CORRECTED-Gold trader says he paid bribes to get out of Turkish jail after 2013 arrest

 (Corrects headline, paragraphs 1 and 4 to state that Zarrab was
arrested in December 2013 and released in February 2014, not
released in December 2013)
    By Jonathan Stempel and Brendan Pierson
    NEW YORK, Dec 4 (Reuters) - A Turkish-Iranian gold trader
testifying at the trial of a Turkish bank executive in a New
York federal court said Monday that he paid bribes to secure his
release from jail in Turkey following his arrest in 2013.
    The trader, Reza Zarrab, has pleaded guilty to charges that
he schemed to help Iran evade U.S. sanctions, and is testifying
for U.S. prosecutors against Mehmet Hakan Atilla, an executive
at Turkey's state-owned Halkbank            on trial for related
    Halkbank has said all of its transactions complied with
national and international regulations.
    Zarrab said he made payments to secure his release in
February 2014 after he was arrested in a corruption
investigation, and that those payments were "partly" bribes. He
did not say how large the payments were or who received them.
    Representatives of the Turkish government could not
immediately be reached for comment.
    Earlier on Monday, lawyers for Atilla, who has pleaded not
guilty, accused U.S. prosecutors of withholding evidence that
could help their client. They said prosecutors waited until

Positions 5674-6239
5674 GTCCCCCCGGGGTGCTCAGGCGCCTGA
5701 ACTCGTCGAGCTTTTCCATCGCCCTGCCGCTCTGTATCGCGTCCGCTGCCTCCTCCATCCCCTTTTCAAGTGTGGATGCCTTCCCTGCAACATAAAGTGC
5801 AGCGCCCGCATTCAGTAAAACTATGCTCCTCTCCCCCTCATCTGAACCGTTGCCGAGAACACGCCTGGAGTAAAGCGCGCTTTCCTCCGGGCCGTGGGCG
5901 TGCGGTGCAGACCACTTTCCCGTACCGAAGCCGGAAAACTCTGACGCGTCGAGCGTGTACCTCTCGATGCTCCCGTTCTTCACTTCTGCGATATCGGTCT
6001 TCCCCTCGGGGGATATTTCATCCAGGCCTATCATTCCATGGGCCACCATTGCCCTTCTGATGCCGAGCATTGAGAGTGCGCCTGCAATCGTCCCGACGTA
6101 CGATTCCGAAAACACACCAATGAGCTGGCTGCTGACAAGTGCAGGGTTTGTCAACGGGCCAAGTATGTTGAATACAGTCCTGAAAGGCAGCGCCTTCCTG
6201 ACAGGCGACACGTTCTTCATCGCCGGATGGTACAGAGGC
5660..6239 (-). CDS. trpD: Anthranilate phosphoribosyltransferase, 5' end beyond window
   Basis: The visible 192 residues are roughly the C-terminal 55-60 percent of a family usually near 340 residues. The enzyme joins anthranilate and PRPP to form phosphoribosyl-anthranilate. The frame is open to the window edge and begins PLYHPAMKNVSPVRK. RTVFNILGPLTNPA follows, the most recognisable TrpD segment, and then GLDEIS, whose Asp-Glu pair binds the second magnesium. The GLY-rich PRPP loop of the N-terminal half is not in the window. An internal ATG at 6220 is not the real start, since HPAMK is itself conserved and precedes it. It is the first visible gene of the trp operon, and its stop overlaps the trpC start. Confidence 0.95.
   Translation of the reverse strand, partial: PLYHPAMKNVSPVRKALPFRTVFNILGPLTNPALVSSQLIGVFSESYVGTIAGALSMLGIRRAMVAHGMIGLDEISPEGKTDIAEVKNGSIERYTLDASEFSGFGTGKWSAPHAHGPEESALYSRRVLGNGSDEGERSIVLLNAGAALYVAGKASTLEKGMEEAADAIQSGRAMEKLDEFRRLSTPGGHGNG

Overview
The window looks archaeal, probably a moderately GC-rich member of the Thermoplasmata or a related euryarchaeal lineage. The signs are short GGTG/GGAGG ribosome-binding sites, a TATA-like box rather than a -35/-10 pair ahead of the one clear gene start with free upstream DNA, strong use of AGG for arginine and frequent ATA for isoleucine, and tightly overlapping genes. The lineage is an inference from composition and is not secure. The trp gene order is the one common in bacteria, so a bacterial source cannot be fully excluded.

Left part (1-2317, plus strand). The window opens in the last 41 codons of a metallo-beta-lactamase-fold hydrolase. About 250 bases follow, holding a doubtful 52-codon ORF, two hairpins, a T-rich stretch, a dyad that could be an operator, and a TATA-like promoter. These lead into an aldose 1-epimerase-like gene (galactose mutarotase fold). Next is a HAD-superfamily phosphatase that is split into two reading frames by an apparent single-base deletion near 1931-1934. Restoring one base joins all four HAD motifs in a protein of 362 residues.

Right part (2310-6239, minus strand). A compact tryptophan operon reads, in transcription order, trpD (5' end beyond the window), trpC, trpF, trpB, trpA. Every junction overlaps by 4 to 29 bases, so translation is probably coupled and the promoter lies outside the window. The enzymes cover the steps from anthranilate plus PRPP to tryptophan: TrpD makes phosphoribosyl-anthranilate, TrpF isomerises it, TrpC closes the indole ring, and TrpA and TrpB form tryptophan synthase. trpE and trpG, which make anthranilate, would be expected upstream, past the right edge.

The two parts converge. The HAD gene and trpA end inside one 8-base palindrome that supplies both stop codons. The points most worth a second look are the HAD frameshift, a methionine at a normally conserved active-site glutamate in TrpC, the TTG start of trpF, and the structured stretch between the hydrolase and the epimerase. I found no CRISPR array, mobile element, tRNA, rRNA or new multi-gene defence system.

Saturday to hand over the evidence even though U.S. District
Judge Richard Berman had ordered them to hand it over by Nov.
    In a letter to Berman, Atilla's lawyers said the evidence
included a summary of a Sept. 15, 2016 call between Zarrab, then
held in a U.S. jail, and an individual identified only as Ahad.
In the call summary, Zarrab told Ahad that "you need to admit to
crimes you haven't committed" to get a reduced sentence in the
United States.
    The letter was later removed from online court records
without explanation.
    Atilla's lawyers said the call showed that Zarrab was
willing to lie in exchange for leniency. 
    "Mr. Zarrab understands his obligation to provide fully
truthful testimony," Robert Anello, a lawyer for Zarrab, said in
an email on Monday.
    A spokesman for the prosecutors declined to comment.
    Prosecutors have charged nine defendants with taking part in
a scheme that involved gold trades and fake purchases of food to
give Iran access to international markets, violating U.S.
sanctions. Only Zarrab, 34, and Atilla, 47, have been arrested
by U.S. authorities.
    Zarrab's testimony has implicated top Turkish politicians,
including President Recep Tayyip Erdogan, who has claimed that
his political opponents are behind both the U.S. case and the
Turkish case that led to Zarrab's 2013 arrest.             
    Turkish Prime Minister Binali Yildirim said Friday that the
U.S. case was an attempt to undermine Turkey's economy, and the
state-run Anadolu news agency reported that Turkey would seize
Zarrab's assets.             

 (Reporting by Jonathan Stempel in New York; Editing by Alden
Bentley and Mary Milliken)